Learning From Early Games and the Shot/Pass Decision
By Dustin Ward|September 9, 2015 |
What can we learn in the early days of the season? I’m defining early days as 5 or 10 games here. Pretty much every piece anyone writes is prefaced with “early days” or something similar indicating we should not draw strong conclusions from this data. That is how it should be because things change a lot as the season goes on. I wanted to know just how much can we know and how much do things change.
So I looked at 136 teams from the past 3 seasons in various leagues (Spain, Italy, 2x Germany, France, 2x England) and how they did in the early games compared to how they did the rest of the season in shots, shots on targets, deep completions, and goals. Deep completions are passes completed within an estimated 20 yards of goal (crosses excluded).
I realize I am not the first to do something like this. James Grayson looked at how quickly advanced metrics find their final values, and 11tegen11 took an excellent look at what ratios predict the rest of the season the best. Both are great pieces but hopefully by breaking it down by sides of the ball in-sample vs out-of-sample I can add some to their work.
The first chart is the r squared value of each stat in the first 5 or 10 games against itself the rest of the season. So when you see the 0.28, that means a teams goals scored in their first 5 games has a .28 r squared value when compared with their goals scored per game the rest of the season (33 or 29 games depending on the league).
The most interesting takeaway for me is dangerous completions. It’s not that surprising, but teams who are good at getting the ball into dangerous positions identify themselves very quickly. The other interesting thing is the lack of correlation when it comes to defensive events compared to offensive ones. We will come back to this later. Right now we look at how reliable early season rate stats are. It’s the same process, the 5 games and 10 games columns are compared to the rest of season games.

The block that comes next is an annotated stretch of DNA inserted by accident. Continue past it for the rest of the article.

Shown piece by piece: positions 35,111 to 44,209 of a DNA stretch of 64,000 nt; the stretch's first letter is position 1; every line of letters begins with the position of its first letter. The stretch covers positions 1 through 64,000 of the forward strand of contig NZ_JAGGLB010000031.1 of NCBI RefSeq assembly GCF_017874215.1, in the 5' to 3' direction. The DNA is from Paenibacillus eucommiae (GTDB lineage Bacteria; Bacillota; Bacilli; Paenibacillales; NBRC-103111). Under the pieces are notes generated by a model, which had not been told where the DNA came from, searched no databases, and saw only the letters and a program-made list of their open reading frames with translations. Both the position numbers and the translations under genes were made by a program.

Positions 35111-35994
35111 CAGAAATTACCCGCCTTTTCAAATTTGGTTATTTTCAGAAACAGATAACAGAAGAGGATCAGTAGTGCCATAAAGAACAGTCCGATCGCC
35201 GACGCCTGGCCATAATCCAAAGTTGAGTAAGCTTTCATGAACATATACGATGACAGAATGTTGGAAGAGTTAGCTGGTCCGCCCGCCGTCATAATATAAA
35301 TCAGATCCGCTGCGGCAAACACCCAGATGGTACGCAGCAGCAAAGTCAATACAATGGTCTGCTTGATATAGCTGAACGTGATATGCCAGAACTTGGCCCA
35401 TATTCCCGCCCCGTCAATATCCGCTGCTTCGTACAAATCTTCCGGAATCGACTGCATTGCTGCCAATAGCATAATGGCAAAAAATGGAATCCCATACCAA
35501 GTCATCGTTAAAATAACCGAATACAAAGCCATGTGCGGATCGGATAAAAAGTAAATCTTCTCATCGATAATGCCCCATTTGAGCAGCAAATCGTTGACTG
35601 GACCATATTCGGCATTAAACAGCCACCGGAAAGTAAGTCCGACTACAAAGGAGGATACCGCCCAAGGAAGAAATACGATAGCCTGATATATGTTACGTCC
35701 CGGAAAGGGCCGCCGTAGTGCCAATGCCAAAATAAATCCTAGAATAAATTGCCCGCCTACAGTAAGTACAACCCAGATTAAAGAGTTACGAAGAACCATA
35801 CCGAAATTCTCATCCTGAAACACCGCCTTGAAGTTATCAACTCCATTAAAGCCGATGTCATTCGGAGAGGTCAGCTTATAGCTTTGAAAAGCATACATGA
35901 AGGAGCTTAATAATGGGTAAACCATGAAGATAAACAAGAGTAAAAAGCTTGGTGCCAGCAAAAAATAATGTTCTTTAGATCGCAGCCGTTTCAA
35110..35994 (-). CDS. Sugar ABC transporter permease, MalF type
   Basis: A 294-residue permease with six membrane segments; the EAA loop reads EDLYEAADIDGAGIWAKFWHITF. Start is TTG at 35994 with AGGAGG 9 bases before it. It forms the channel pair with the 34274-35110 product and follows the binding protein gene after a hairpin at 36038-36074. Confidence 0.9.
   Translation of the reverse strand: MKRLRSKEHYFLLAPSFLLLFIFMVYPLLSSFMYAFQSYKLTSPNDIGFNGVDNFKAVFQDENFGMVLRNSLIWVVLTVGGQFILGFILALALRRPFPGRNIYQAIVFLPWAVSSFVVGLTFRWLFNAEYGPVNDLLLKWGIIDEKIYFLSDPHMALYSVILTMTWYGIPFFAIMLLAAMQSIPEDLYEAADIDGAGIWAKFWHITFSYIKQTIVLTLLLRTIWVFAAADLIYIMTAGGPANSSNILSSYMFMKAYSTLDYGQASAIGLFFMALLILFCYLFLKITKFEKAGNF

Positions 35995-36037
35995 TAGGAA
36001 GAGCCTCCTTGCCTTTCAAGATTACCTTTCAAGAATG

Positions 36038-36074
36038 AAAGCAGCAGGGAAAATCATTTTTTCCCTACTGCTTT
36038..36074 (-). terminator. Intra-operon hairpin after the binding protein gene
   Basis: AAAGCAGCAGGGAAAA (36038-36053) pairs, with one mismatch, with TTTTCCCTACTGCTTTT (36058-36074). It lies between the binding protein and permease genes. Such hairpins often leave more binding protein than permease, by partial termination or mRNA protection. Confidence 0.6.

And then we see which one is best at predicting goal rate the rest of the season.
Unsurprisingly, we see shots on target is the best at calling the rest of the season. It seems by now we would have left such a seemingly simple stat in the dust, but it lingers on, still effective, like Rafa Marquez playing for Mexico. Expected goals was not included here because I didn’t have the data by individual games. Based on Michael Caley’s quality research, we can probably assume the most detailed expected goal models would slot in slightly ahead of SoT in these kinds of studies.
So, leaving the rest-of-season rates behind and returning to the reliability of offense vs defense I wondered why is offense so much more reliable than defense when looking at a small sample of games (or really any sized sample)?
To investigate this, I looked at how different attacks were at getting the ball into dangerous positions vs good defenses and bad defenses. I did the same for defenses vs attacks. I wanted to see which side of the ball “controlled” the game. The results were interesting:
Defenses change from their average a lot more than offenses. A top defense can expect to face 50% more deep completions relative to average when they play a top offense. A top offense sees their deep completion numbers drop only about 20% when they face the top defenses. Offense sees less variation depending on strength of schedule and plays closer to their averages.